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Cameroon & Equatorial Guinea: Exemplary Bilateral Cooperation

posted by – September 11th, 2012

Since independence from colonial rule over 50 years ago, most African countries continue to veer over matters of national interest in the pursuit of their values.

Developing infrastructure and manpower has also been a problem. Even where human resources exist, administrative bottlenecks have often been an obstacle to harnessing such know-how for the wellbeing of the entire nation. The consequence has been that most African countries tend to look up to the West for some of the most benign indices of progress.

Yet, within the African continent, much exists in terms of human and natural resources which could help African countries foster development through South-South cooperation. The last two weeks have seen some of the most succinct cases of cooperation between Africans with palpable results if those concerned decide to pursue the objectives right to their logical conclusions. For instance, Cameroon and Morocco signed five cooperation agreements on Friday September 7, 2012 at the end of the second Cameroon-Morocco Joint Commission session that took place in Yaounde from September 5-7, 2012. From August 27-30, a similar confab also held in Yaounde grouping experts from Cameroon and neighbouring Equatorial Guinea. The outcome of the 8th Enlarged Cameroon-Equato-Guinean Joint Commission was the signing of eight protocol agreements to reinforce cooperation ties between both countries in the areas of education and training, security, trade and international relations.

While acknowledging the strides that multilateral ties with the West have enabled African countries to make, no one can deny the fact that Africans themselves through South-South cooperation have underestimated what could help in transforming their economic, social, and cultural environments. Take the basic example of food sufficiency. Several demonstrations have been made on how African countries could gain so much by working among themselves in solving such problems. The ‘Africa 21 Yaounde International Conference on New Challenges’ on Africa convened by President Paul Biya from May 17-19, 2010 to mark the 50th anniversary of the independence of Cameroon pointed out in the ensuing Yaounde Declaration; “Their faith in Africa’s ability to generate innovation and progress based on its human values, the strength of its youth, its soils and subsoil.” It was not therefore fortuitous that the African Union Summit of Heads of State that took place in Addis Ababa early in 2011 adopted the ‘Yaounde Declaration’ as its working document.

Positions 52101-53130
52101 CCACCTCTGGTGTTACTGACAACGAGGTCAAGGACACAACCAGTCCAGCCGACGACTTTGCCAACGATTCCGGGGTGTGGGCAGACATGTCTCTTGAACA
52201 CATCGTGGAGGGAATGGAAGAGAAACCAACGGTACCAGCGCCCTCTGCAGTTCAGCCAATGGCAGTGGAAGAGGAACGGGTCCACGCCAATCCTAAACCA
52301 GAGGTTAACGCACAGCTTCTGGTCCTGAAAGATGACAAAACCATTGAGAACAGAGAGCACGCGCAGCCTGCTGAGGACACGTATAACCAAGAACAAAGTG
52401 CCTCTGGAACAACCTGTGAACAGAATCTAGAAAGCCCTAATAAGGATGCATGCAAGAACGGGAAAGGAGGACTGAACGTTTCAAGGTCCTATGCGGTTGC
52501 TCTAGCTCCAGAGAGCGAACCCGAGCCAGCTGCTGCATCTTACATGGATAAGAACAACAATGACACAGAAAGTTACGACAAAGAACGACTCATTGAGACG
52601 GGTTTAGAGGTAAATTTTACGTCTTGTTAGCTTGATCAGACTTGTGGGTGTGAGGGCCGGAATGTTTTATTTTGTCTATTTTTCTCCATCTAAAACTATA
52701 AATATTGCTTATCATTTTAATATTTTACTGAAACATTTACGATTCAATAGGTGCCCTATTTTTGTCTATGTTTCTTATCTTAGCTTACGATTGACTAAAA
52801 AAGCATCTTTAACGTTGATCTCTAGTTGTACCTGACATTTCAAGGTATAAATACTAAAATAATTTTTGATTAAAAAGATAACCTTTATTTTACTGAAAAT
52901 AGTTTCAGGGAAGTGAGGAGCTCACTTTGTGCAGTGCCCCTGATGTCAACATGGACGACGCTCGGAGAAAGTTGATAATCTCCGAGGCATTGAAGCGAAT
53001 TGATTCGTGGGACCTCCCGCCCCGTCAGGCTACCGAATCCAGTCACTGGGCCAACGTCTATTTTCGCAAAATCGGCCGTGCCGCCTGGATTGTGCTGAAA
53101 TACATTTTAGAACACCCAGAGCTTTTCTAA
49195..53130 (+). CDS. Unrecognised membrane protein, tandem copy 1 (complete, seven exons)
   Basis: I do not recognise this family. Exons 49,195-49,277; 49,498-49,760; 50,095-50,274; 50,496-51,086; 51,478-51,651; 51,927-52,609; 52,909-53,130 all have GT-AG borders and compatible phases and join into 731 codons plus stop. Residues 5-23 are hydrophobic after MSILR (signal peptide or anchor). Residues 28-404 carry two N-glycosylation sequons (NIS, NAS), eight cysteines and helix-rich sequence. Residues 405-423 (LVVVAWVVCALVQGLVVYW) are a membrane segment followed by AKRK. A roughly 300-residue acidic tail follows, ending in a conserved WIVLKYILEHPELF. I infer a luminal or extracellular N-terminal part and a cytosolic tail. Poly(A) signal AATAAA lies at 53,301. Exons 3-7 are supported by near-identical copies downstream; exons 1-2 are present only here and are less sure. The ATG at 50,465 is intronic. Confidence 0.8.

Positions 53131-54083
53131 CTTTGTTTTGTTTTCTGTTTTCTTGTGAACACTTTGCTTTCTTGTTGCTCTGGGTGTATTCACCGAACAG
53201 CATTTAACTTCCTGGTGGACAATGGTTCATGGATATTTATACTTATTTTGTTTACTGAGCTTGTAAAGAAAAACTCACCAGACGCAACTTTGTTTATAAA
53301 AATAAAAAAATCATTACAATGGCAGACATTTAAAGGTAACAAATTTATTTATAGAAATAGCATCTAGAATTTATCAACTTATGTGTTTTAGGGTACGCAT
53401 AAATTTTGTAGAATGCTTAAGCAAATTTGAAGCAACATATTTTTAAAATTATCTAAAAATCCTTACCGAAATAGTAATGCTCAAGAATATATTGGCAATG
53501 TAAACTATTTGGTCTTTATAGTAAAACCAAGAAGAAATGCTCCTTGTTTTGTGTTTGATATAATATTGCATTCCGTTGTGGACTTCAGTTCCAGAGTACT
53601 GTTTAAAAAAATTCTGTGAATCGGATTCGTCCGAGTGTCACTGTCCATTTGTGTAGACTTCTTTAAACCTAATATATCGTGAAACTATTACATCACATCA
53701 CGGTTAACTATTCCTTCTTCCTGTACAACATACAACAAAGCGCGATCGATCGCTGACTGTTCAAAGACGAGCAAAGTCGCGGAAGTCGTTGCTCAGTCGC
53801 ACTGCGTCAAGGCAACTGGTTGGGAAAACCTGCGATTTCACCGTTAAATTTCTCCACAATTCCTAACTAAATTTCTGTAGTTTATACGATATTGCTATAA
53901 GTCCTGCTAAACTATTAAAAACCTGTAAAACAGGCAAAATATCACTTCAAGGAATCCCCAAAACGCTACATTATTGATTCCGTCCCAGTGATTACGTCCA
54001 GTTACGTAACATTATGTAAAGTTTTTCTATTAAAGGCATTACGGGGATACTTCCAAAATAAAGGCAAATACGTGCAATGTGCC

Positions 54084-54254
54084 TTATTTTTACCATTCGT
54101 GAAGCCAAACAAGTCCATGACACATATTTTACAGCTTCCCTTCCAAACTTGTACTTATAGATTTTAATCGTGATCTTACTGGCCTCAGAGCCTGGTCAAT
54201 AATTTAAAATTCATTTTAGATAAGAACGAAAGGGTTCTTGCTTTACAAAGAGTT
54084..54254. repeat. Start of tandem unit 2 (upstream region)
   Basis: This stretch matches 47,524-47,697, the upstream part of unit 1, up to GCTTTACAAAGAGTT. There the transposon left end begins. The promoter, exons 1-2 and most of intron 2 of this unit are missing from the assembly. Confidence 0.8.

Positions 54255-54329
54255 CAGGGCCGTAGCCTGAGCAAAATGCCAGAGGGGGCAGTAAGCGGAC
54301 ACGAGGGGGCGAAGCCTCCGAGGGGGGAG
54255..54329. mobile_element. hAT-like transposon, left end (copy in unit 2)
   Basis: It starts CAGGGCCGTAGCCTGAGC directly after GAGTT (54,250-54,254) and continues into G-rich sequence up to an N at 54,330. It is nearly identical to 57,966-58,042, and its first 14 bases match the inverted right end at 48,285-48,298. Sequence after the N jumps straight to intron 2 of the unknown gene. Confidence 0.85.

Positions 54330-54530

Equatorial Guinea is now open to Cameroon, offering a golden platter from which Cameroonian authorities can best serve their people by sharing technical know-how with Equatorial Guinea. A similar exchange conduit is also being presented to Cameroon by Morocco.

Most Asian countries that are today being hailed globally as models have invariably progressed thanks to their own entrepreneurship and the processing of their raw material rather than outside help. Outsourcing can therefore become preponderant only if it comes as an added value to a local environment that favours growth and progress, and not vice versa.

Cameroon might have demonstrated her own attachment to South-South cooperation by negotiating peace with Nigeria in what could have been an explosive outcome elsewhere. The 29th Cameroon-Nigeria Mixed Commission created by the United Nations to implement the ICJ verdict on Bakassi also met in Yaounde from August 30-31. The crucial issue now is certainly how the rest of the population take ownership of these openings to transform the national environment into a more welcoming place to harbour, especially the youth who are increasingly being made to believe that the way forward can only be by taking refuge abroad. Needless saying officials who take part in such joint commission meetings have the arduous task to set the pace by removing all administrative bottlenecks that can hamper the implementation of resolutions. By so doing, they would have given the right meaning to South-South Cooperation by taking forward the spirit and letter of the “Africa 21 Yaounde International Conference on New Challenges” for Africa.

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